TWK Commemorative Cigarette Box 1940

Commemorative Cigarette Box (1940)

commemorative cigarette box 1940 939d46b085fdf2c7e8a8f0c487f139cd4fdb0f27fd80e94dcf8e407017f11133


Privately owned.


In 1940 Toronto became the first city in the world with a population over 500,000 to go through a year without a single case of diphtheria. The Health League of Canada commemorated the occasion with a testimonial dinner for Gordon Jackson (1885-1951), Toronto’s Medical Officer of Health. Jackson, was a medical graduate of the University of Toronto, who had served in the Canadian Army Medical Corps in the First World War. At the celebration dinner, he was given a silver cigarette box bearing this inscription:

Presented to Dr. GORDON PARK JACKSON, MEDICAL OFFICER OF HEALTH, TORONTO by the TORONTO DIPHTHERIA COMMITTEE OF THE HEALTH LEAGUE OF CANADA to mark the year 1940 when for the first time in its history there were no cases of Diphtheria in this City

Toronto’s accomplishment captured international attention. Jackson’s role, however, had been controversial. Citing cost concerns and fearing medical complications, he had delayed restarting the diphtheria toxoid program, which had been implemented by his predecessor, but whose trial period had expired at the beginning of Jackson’s term in 1929. Following a public dispute with Toronto physicians over their fee demands as well as his own hesitation to include preschoolers in the inoculation program, the clinics were restarted in 1931.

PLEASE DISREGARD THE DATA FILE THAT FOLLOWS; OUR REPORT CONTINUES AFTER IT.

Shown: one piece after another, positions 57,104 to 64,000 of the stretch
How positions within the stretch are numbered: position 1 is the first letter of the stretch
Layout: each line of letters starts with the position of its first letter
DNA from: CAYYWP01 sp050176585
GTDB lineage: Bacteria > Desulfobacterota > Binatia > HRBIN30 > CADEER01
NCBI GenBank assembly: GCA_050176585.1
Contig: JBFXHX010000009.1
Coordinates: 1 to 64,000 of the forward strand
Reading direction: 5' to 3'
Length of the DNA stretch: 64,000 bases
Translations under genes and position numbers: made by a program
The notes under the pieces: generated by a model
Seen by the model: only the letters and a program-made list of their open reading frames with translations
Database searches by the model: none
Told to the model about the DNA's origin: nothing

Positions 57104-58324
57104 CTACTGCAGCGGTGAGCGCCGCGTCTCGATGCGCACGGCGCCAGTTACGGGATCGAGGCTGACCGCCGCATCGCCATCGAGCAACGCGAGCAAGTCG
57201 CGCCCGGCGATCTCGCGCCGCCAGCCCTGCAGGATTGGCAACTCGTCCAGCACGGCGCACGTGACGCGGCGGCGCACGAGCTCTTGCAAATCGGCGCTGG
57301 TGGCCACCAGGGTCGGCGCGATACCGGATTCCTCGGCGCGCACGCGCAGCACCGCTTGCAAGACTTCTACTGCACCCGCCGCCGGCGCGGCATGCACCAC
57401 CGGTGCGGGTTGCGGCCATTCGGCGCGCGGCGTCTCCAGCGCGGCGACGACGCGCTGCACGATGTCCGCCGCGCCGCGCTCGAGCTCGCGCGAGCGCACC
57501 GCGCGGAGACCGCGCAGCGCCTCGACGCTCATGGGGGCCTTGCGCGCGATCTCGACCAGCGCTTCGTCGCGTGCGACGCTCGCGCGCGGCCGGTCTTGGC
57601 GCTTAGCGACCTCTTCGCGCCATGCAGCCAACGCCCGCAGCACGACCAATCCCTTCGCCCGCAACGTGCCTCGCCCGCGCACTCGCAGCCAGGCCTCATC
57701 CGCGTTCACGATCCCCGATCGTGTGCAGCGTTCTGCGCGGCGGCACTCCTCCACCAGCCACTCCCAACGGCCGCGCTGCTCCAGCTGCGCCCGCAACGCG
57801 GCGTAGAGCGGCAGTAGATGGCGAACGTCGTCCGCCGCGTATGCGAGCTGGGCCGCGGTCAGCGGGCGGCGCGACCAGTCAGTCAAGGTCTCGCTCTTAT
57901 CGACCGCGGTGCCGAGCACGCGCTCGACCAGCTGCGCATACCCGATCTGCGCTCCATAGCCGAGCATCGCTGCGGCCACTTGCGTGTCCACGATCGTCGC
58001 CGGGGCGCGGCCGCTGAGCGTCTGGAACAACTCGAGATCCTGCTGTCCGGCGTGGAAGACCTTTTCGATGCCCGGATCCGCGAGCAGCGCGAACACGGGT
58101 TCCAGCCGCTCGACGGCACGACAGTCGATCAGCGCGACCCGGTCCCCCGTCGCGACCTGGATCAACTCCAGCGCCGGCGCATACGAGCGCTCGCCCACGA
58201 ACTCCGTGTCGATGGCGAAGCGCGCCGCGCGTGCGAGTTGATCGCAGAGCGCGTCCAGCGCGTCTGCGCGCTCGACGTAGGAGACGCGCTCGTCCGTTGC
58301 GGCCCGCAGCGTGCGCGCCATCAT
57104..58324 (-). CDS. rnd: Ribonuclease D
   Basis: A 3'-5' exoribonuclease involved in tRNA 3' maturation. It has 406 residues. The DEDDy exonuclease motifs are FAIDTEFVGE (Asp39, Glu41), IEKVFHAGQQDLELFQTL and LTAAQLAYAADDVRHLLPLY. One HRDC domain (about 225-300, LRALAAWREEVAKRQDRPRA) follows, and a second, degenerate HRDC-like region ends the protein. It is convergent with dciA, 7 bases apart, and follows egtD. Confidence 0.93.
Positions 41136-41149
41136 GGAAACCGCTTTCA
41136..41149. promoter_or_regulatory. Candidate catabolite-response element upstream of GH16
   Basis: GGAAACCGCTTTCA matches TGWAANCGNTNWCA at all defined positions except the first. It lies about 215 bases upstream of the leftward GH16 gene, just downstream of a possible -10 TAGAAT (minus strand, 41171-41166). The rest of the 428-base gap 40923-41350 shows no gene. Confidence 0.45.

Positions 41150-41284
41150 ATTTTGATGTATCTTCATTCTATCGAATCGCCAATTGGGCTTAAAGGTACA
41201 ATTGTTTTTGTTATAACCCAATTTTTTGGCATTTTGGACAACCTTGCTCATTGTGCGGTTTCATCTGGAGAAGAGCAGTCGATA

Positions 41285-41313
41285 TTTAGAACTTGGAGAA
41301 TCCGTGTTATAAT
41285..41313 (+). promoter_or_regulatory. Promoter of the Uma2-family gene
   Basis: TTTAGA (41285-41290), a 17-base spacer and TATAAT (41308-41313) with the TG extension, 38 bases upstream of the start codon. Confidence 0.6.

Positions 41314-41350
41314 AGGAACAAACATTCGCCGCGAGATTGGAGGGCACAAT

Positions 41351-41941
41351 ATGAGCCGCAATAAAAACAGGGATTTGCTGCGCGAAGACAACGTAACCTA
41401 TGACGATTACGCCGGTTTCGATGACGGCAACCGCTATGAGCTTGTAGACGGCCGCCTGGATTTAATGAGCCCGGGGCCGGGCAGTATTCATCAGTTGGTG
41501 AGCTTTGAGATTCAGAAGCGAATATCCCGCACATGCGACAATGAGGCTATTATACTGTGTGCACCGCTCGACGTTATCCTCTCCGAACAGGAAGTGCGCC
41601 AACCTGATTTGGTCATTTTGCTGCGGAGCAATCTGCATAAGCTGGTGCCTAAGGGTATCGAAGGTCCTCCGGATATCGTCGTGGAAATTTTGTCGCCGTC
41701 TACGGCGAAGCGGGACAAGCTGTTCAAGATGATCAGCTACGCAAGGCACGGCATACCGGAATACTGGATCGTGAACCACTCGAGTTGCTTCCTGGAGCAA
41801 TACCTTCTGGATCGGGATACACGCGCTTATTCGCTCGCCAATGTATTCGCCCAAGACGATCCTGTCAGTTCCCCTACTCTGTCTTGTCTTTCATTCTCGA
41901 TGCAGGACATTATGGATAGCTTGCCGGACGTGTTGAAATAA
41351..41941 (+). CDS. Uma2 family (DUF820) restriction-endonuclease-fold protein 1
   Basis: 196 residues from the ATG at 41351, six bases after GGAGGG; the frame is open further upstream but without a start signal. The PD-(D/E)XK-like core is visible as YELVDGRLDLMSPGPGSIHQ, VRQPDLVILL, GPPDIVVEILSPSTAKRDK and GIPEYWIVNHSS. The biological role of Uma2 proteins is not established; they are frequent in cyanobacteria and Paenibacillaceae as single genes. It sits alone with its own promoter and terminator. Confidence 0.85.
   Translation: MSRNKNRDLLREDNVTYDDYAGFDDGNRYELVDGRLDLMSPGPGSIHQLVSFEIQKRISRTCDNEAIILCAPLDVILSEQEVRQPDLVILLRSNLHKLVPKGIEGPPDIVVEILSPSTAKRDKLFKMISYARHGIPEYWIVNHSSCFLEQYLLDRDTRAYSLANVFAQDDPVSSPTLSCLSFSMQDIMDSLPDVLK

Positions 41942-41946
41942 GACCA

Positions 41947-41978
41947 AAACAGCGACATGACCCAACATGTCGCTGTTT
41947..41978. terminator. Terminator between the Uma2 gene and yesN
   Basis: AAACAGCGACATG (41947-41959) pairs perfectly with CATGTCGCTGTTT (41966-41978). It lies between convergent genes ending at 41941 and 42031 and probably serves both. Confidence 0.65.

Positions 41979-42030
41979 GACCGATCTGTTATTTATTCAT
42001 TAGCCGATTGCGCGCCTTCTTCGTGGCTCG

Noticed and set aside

This lovely object, celebrating the end of one public health challenge, ominously embodies another, then still hidden to all but a handful of researchers. The extent of the lung cancer epidemic would become widely acknowledged as a public health issue in future decades.

Discovered in an antique shop in Forest Hill Village in 1986, the cigarette box was purchased by Dr. Arthur Gryfe, with the expectation that it would be donated to the Museum of the Academy of Medicine, Toronto. Dr. Gryfe was a pathologist who had extensively studied the history of diphtheria eradication in Canada. At the time he purchased the box, the Academy’s membership support was declining, and with uncertain prospects for the Museum, the box was never gifted.


Cyril Gryfe, M. D.
Geriatrician (retired)



Cyril Gryfe, M. D. Geriatrician (retired), “Commemorative Cigarette Box (1940).” Toronto’s Public Health History, accessed June 17, 2016,